Tetyana Chetin, BSc Psychology with Criminology is the student speaker at her graduation. A Ukrainian mother of two children, she balanced work, motherhood and study to achieve success.
“It feels amazing to be graduating. I’ve been dreaming about this day since I was 16,” said Tetyana Chetin, student speaker for the School of Health & Psychological Science (SHPS) at her graduation ceremony earlier in July. “It feels like a huge accomplishment in my life.”
The Ukrainian mother-of-two had not been able to study straight out of school due to personal circumstances but returned to education as a mature student.
She was accompanied by her husband and her two “lovely and naughty” sons, aged nine and 11. The week was extra special for the family as they celebrated two graduations in one week.
“Yesterday my eldest became a big boy: he is moving into secondary school and had his own graduation!” she said.
Tetyana was surprised to have been chosen as the student speaker for SHPS until her lecturer sent her a description of her achievements: parenting two children, working and studying.
Tetyana continued to work throughout her studies.
She had worked in various retail and real estate roles in her early twenties. A few years after immigrating to the United Kingdom, in 2016, she was appointed the Managing Director of the UK-based company UBG Corporation Limited which collaborates with Ukrainian companies to help support Ukrainian people settle in the UK.
There are many layers to helping people integrate into a new country, and UBG helps children get registered to new schools, finds English language classes for adults and helps source accommodation.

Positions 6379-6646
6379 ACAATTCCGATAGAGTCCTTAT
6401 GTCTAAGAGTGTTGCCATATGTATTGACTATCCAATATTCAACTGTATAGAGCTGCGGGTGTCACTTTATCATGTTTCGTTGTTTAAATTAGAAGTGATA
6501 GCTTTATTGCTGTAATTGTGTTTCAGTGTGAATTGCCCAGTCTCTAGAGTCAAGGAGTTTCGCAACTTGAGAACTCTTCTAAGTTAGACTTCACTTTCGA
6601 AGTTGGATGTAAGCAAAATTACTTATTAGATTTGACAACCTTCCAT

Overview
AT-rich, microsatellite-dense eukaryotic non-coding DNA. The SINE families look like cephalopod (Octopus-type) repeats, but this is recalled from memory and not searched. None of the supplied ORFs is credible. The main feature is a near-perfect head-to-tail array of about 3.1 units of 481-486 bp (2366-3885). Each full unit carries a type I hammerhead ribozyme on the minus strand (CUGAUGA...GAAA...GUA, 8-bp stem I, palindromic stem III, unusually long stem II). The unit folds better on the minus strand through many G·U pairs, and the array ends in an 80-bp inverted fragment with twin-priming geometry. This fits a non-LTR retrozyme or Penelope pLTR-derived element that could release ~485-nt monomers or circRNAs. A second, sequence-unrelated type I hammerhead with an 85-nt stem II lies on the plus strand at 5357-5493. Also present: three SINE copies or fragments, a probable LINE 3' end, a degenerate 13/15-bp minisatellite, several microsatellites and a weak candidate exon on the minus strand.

“It was hard,” she admits of juggling parenting, studying and working. “Time management is key. Earning my degree was possible thanks to family support from my husband and my kids. My close friends who were there to support me and encourage me were crucial.”
She crossed the Barbican Centre stage to pick up her certificate for a BSc Psychology and Criminology.
“I chose to study the BSc Psychology with Criminology because I really wanted to better understand people’s minds and behaviour,” she said. “I’m also really interested in criminology as a science. Using psychology, I wanted to see how we could better understand criminals to hopefully prevent crime.”
She hopes to one day earn her master’s, but for now she is taking a break from studying to pursue a career path in organisational psychology.
Addressing her fellow students, she encouraged them to believe in themselves and remember that asking for help is a sign of strength, not weakness.
She began her studies at an uncertain time in 2020, in the midst of the worldwide Covid-19 pandemic. In 2022, her second year, the outbreak of the war in Ukraine further affected her personal and academic life.
In her speech, she addressed her fellow graduates:
Reflecting on her own journey, she said: “Standing before your today, I prove that it’s never to late to dream, to follow your dreams and to achieve them. Keep dreaming. If you have a passion and determination, everything is possible.”